P&L responsibility, understand what it means to be accountable for delivering
business results."
Walker (Walker, A.J. 'Best Practices in HR Technology' in Web-Based Human
Resources, McGraw Hill, 2001) discusses a range of technologies available for
re-engineered HR processes, contending that they are all capable of dealing with
HR activities in a secure and confidential manner.

1. Workflow. Walker describes this as being like e-mail with a database and
built-in intelligence.' Essentially, a user accesses a range of employee records
(perhaps their own) through a computer terminal, keys in data such as a change
of address and submits the data electronically to the next person in the chain.
The system is configured so that only certain individuals are authorized for a
specific range of access or actions. The workflow chain is organized to ensure
that the most suitable person approves an action. For example, a bonus payment
would be authorized by a line manager's own manager. Also, the system can be
structured so that bonuses over a certain level can be monitored by a HR
specialist. The paths and actions are all specified in accordance with company
rules.

2. Manager self-service. Managers can have access to 'front-end' applications
on their desk tops in the form of HR portals. Typically, they are able to view a
range of personal details and aggregate information. They are also allowed to
change and input certain details and model the consequences on their budgets of
salary increases or bonus payments. More generally, policy manuals, plans and
strategies can be made available. Walker highlight the facility to 'push'


information requiring attention to managers - including those dreaded employee
performance appraisals.

3. Employee self-service. Similarly, employees can view company information,
change selected personal details, make benefit enquiries (pension plans, sick
pay entitlement), book leave and apply for training programmes. Walker makes
the point that 'portal technology will personalize this data further and "push"
relevant data to them as well.'

4. Interactive voice response (IVR). A low-tech method, using the push-button
control facility found in most modern telephones. Most of us are familiar with
automatic responses such as: "If your call is about vacancies in the accounts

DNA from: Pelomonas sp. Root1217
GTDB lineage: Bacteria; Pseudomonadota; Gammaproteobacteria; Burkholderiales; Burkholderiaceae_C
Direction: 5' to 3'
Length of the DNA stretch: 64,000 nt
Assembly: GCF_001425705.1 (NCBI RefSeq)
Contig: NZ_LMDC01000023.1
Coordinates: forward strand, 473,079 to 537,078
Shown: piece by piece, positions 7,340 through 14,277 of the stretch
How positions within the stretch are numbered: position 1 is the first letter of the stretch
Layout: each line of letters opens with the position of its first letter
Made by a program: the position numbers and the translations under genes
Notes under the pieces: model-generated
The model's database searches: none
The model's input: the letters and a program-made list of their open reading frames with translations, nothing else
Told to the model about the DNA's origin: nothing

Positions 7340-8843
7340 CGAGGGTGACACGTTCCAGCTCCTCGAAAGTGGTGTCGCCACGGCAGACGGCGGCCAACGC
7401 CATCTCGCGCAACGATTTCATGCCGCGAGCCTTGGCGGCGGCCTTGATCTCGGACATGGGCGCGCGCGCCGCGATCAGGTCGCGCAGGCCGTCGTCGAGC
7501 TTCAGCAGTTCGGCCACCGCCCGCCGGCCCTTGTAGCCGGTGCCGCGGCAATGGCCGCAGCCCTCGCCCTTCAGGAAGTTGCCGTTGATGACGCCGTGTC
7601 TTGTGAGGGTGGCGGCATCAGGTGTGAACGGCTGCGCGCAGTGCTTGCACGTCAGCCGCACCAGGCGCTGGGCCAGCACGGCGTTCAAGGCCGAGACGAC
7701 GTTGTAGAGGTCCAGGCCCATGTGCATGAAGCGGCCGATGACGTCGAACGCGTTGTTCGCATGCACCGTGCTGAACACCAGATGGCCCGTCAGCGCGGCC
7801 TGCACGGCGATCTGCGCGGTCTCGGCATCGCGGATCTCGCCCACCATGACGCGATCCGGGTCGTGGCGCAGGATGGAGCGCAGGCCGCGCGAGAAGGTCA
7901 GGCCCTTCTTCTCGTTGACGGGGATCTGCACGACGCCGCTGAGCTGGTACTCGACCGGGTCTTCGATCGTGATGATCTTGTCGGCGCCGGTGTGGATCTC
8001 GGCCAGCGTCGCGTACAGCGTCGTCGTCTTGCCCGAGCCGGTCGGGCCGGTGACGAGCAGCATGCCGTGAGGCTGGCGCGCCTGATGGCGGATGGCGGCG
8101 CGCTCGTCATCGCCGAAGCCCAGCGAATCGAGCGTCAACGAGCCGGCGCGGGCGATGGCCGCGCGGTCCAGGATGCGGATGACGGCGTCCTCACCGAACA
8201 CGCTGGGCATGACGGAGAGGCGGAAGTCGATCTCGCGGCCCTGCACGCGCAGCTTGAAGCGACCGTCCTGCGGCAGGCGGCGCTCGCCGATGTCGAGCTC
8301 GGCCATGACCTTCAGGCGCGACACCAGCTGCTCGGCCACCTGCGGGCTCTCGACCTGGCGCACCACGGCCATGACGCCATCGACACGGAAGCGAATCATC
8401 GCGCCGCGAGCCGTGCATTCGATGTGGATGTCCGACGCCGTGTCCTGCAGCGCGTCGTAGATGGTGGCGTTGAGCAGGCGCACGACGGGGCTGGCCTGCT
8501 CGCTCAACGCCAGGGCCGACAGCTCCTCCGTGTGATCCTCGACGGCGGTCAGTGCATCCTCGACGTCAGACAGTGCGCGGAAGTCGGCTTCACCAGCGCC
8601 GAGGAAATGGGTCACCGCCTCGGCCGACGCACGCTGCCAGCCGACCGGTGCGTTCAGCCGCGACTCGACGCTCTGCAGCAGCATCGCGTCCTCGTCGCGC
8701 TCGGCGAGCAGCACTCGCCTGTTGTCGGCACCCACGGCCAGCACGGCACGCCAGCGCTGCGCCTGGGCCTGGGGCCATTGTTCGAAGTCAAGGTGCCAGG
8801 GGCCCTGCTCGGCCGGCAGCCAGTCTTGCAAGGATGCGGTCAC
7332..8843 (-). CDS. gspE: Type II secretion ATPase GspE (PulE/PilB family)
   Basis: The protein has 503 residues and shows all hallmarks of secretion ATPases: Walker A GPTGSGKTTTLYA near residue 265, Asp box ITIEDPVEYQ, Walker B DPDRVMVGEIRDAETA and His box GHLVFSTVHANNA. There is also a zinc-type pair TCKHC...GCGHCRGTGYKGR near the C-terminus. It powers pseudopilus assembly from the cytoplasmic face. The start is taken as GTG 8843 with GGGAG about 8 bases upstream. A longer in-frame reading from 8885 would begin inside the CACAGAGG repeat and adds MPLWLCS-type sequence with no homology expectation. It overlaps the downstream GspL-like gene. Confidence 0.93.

department - press 3 followed by #" when we dial large organizations. The
system is restricted but easy to use and inexpensive in comparison to web-based
methods. It is suitable for job openings and training course details where
straightforward information can be recorded as simple scripts.
5. HR Service Centres. Walker notes that this has become one of the most
widely used solutions to re-engineered HR in large organizations. Such centres
centralize a number of HR processes and may deal with geographically
widespread users. For example, the Raleigh, North Carolina service center can
deal with all of IBM's North American current and former staff.
Operators or 'Agents' take enquiries by phone, e-mail or online that may already
have been filtered through interactive voice response scripts or desktop HR
systems. In effect, they deal with the relatively non-routine issues that cannot be


handled by basic technology. However, they do use recognisable Call Centre
techniques such as scripted protocols. The Agent can enter keywords or a
question into a knowledge database and bring up relevant information with
which to answer the caller's query. If that query is not covered by information in
the knowledge database it can be referred to a supervisor using workflow.
HR service centres also have a fax, e-mail and postal facility to send
information, confirmations, follow-up queries and printed brochures to users.
They are also monitored in the same way as conventional Call Centres and can
generate useful statistics on types and frequency of enquiries. Walker contends
that most reports show that organizations find HR service centres to be highly
cost-effective and provider faster and more consistent answers than traditional
HR departments.
6. Human Resource Information Systems (HRIS) and databases. According
to Walker (2001):
"The HRIS system is the primary transaction processor, editor, record-keeper,
and functional application system which lies at the heart of all computerized HR
work.It mains employee, organizational and HR plan data sufficient to support
most, if not all, of the HR functions depending on the modules installed.